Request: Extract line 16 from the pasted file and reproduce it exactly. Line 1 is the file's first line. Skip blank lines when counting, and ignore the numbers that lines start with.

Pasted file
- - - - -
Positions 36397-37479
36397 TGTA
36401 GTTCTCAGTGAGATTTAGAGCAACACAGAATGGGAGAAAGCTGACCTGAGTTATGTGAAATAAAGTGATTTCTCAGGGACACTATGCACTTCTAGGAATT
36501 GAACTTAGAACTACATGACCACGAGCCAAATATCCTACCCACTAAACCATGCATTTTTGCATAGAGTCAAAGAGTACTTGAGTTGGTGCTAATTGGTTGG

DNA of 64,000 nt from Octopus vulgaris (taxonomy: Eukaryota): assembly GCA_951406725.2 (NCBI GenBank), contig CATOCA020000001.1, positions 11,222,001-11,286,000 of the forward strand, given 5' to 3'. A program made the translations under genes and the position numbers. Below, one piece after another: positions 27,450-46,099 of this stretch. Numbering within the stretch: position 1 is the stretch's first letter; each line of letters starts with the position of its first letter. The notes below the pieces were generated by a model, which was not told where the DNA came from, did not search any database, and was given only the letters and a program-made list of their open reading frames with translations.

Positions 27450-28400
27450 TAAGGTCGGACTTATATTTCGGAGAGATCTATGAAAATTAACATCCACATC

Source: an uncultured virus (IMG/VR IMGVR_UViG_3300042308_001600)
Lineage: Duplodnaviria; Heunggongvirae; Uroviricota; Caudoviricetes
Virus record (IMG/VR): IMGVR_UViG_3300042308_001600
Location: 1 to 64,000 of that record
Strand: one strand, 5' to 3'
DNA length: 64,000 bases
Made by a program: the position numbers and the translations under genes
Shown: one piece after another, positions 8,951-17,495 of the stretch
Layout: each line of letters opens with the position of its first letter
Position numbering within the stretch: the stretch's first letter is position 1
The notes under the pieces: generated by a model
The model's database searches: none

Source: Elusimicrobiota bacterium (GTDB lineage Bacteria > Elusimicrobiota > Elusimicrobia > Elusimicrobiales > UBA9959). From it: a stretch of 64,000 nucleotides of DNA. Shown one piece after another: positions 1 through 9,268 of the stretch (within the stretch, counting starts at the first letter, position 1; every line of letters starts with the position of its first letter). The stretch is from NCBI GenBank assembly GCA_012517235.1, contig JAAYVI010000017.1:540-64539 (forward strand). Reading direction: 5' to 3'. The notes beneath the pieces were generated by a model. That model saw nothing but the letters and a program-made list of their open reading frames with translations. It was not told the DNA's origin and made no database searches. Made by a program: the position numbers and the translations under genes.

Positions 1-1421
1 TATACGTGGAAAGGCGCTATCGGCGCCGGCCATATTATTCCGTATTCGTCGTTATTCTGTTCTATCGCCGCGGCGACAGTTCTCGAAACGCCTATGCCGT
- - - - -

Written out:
Layout: each line of letters opens with the position of its first letter